• Decreasing Term Policies: This policy’s death benefit declines over time. Because of this decline, this type of policy can be more affordable and flexible compared to the other term life options. If you have debt, such as a 20-year mortgage, you could get a decreasing term policy that matches your mortgage in case you unexpectedly die. This could allow your family members to pay off the mortgage without as much financial burden. 
  • Return of Premium Policies: This policy is more expensive than other term life policies, but could be beneficial if you’re unsure about whether you will outlive your term. In the case that you exceed your term, this type of policy pays you back for all of the premiums that you had paid into the policy.
  • Yearly Renewable Term (YRT) Policies: This policy allows you to renew your coverage every year. This type of short-term term life can be beneficial for temporary situations, such as if you are in between jobs but expect to get life insurance coverage through your next employer. 

What Is Whole Life Insurance and How Does It Work?

Whole life, also known as permanent life, is long term and like the name suggests, will last for your entire life. Whole life policies provide a death benefit that builds cash value and that can be used for your or your family’s future needs.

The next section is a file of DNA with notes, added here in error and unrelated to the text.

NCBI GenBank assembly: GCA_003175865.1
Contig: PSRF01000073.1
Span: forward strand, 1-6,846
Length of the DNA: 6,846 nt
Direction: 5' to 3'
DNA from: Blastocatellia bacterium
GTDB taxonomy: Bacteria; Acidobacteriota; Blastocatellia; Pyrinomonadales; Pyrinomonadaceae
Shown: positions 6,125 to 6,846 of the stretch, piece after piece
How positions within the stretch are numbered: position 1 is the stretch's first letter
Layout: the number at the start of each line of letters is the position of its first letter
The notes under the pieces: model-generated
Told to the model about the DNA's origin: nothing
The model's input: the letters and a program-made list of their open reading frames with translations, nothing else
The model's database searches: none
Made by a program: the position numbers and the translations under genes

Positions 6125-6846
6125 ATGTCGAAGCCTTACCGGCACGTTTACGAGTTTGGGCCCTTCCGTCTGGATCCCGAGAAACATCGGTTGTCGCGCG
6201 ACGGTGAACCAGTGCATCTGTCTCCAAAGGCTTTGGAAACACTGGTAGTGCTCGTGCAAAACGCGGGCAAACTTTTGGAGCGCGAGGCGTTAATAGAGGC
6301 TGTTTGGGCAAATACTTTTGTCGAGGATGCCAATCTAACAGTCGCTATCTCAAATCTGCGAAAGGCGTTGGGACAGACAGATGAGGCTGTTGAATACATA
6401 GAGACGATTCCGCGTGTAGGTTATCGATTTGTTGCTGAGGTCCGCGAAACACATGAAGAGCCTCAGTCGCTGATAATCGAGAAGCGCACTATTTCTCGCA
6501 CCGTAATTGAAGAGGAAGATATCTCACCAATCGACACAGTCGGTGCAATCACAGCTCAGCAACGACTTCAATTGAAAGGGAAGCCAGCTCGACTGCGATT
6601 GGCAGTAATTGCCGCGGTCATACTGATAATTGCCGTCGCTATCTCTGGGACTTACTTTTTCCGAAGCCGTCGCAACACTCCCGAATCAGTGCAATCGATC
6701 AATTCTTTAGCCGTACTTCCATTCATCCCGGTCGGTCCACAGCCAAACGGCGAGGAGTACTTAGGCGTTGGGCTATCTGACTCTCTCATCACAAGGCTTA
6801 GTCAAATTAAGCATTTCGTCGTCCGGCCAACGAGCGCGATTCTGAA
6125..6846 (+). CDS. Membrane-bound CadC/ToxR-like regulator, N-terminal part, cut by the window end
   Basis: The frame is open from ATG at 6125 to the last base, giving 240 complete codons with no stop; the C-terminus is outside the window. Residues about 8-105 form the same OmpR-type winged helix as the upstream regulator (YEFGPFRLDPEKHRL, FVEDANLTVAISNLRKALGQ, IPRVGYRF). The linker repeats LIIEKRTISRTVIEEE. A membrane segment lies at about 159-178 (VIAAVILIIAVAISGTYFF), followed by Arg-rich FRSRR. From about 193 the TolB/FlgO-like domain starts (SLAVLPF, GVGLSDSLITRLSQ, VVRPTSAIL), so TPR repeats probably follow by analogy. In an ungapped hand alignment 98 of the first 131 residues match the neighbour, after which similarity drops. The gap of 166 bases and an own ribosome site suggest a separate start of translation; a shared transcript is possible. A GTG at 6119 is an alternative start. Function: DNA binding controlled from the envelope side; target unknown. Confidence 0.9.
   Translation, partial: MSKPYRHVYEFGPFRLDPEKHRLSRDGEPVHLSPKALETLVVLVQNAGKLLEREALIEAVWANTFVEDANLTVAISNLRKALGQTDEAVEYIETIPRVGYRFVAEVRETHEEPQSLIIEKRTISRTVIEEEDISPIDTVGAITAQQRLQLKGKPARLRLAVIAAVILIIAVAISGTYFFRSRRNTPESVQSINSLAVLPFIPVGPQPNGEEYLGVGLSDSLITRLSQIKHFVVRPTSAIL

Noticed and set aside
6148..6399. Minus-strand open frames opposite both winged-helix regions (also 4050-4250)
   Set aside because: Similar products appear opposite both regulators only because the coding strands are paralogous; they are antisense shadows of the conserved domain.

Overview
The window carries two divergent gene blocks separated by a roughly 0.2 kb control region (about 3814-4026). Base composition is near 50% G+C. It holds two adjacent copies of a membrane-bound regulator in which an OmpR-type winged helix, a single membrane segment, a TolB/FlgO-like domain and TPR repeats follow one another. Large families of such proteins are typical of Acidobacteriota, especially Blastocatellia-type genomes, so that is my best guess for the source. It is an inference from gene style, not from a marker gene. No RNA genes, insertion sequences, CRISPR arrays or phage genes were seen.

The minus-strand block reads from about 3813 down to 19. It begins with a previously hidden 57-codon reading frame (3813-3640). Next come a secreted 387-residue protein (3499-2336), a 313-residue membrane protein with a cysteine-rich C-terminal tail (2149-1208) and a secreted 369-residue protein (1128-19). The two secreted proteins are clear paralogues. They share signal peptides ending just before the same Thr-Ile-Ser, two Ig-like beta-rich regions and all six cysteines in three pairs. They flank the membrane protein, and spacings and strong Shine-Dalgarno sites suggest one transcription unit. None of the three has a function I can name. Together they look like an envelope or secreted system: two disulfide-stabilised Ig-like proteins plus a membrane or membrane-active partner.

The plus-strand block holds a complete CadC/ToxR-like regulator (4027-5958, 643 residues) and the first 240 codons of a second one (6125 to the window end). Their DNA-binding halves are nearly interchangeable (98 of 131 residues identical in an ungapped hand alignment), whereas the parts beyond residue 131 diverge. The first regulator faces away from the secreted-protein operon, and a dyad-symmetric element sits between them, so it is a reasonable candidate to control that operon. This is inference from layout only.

Premiums for whole life policy holders will stay level, meaning it will never go up as you get older. When you pay your premiums on this type of policy, the money will be split 2 ways: part of your money will go to the death benefit and the second part will go into building your policy’s cash value. This acts like a savings account which grows with tax-deferred interest. 

Some policies may allow you to make a withdrawal, take out a loan, or use the cash value to pay for your future insurance premiums once you have built up your policy’s cash value enough. 

Types of Whole Life Insurance

There are two types of whole life. The first type is what we call a traditional whole life, in which you pay premiums in exchange for a death benefit. The second type of whole life insurance is interest-sensitive whole life. In these policies, the cash value that accumulates is tax deferred and performs alongside the market with a guaranteed interest rate.

Traditional

  • Non-participating: In the case that your insurance company performs well in the market, you won’t be able to receive dividends from them. 
  • Participating: In the case that your insurance company performs well in the market, you will be able to receive dividends from them. 
  • Indeterminate Premium: With this specific type of whole life policy, the premiums for your whole life insurance can change at any time. However, there is a maximum premium that cannot be exceeded. 
  • Economic: Your death benefit with this policy can either grow or decrease over the years, depending on how well your insurance company does financially in a year. You could receive dividends, and with these, you could add on a term life policy to potentially increase your death benefit.